The Right Kinds of Questions
Typically we think of the five W’s and one H when considering questions - who, what, when, where, why and how. When you think of the possible answers these words might elicit, you should be able to differentiate between a high-level and low-level question.
The first four words, who, what, when, and where, will produce simple, low-level answers. For example, the question “Where was the Declaration of Independence signed?” would be answered simply with ,”Philadelphia, Pennsylvania.” Done. End of inquiry. That is an example of a low-level question.
The last two words, why, and how, will produce deeper, higher-level answers that will probably encourage further questioning. And further learning.
Questioning in the Content Areas
Asking good questions brings deeper learning to every content area, but will have slightly different applications depending on the subject being learned. Three examples of the power of content-area questions are below.
Asking questions in math is crucial for understanding. When concepts become more complex, with multiplying and dividing, for example, misunderstandings are bound to occur. It is critical that the learner be comfortable asking clarifying questions.
Flexible thinking is a big component of math. There are multiple ways to arrive at the same solution to a problem, and asking questions can help drive this point home.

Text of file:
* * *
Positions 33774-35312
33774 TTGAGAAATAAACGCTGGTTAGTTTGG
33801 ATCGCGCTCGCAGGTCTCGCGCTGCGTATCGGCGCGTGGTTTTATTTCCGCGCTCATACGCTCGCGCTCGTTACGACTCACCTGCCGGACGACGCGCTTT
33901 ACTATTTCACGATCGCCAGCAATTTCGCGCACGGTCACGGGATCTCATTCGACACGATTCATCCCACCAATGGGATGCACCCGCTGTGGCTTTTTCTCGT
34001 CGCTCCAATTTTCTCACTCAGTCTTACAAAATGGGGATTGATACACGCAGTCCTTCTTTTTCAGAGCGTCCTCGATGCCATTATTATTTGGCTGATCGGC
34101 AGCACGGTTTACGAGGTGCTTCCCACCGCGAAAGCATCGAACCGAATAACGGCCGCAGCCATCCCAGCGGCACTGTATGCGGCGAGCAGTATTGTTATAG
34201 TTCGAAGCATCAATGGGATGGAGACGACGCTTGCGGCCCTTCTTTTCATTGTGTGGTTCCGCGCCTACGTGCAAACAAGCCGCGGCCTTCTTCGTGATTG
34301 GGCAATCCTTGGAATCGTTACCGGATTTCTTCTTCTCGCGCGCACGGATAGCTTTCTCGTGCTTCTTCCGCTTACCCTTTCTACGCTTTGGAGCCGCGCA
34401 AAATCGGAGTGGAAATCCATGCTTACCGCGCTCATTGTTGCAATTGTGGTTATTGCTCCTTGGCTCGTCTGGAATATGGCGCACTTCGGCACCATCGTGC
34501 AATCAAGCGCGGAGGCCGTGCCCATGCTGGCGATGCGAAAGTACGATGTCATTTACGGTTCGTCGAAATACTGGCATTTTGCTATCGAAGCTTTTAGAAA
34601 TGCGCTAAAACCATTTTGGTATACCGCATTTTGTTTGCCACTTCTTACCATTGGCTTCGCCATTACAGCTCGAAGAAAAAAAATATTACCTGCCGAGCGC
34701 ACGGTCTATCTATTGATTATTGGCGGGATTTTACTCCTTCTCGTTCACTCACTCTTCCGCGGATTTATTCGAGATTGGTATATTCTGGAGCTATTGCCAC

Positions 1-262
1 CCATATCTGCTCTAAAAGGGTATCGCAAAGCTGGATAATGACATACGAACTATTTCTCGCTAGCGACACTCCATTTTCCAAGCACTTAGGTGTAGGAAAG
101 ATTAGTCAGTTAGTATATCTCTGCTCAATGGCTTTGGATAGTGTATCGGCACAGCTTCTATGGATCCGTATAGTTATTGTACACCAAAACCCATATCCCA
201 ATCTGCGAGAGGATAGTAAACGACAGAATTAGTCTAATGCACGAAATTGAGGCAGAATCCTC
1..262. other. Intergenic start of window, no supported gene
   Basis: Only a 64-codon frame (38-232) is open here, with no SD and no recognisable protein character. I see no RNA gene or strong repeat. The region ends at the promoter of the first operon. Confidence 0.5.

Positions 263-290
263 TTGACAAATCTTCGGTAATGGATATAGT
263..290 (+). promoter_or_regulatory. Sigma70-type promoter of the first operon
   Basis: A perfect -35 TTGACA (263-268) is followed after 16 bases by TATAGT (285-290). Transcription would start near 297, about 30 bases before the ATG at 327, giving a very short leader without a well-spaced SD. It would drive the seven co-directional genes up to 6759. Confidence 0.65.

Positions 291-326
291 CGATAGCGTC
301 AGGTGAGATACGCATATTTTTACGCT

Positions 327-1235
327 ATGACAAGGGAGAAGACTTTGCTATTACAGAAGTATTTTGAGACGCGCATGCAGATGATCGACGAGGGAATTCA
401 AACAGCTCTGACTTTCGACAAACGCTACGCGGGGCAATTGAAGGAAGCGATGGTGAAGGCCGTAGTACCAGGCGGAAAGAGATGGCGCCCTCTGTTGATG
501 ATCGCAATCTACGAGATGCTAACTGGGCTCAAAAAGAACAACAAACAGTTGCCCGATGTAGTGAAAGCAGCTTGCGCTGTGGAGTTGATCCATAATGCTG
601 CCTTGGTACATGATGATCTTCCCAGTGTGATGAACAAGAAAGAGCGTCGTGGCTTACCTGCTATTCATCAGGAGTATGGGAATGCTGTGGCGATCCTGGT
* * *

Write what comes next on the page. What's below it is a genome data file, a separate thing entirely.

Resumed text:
While working collaboratively, questions like, “How did you get that answer?” or “Could I do it this way?” can help students to reflect on their own thinking as well as learn from others.
For a competent reader, questioning is automatic. Think of the last book you read, or television show/movie you watched. Getting more deeply involved in the plot, your mind naturally generates questions like, “Why did he do that?” or “I wonder if she committed the crime.”
Asking questions helps the reader to understand the author’s purpose, get to know the characters better, clarify meaning, and make inferences and predictions. All of the higher-level thinking we want to happen during the reading process is closely aligned with asking questions.
So many topics under the umbrella of social studies are tied to WHY.
•Why does India have the caste system?
•Why did the colonists want freedom from Britain?
•Why did Alabama governor George Wallace say, “Segregation now! Segregation tomorrow! Segregation forever!”
Questions like these inevitably lead to more questions, and hopefully, to deep and critical thinking. Who, When and Where will produce answers, but How and Why will lead to deeper learning.
Asking good questions is not just for teachers - it’s for students, too. Learning comes not from memorization and regurgitation, but from dialogue and discussion.
About My Guest Blogger
- Classroom Teacher
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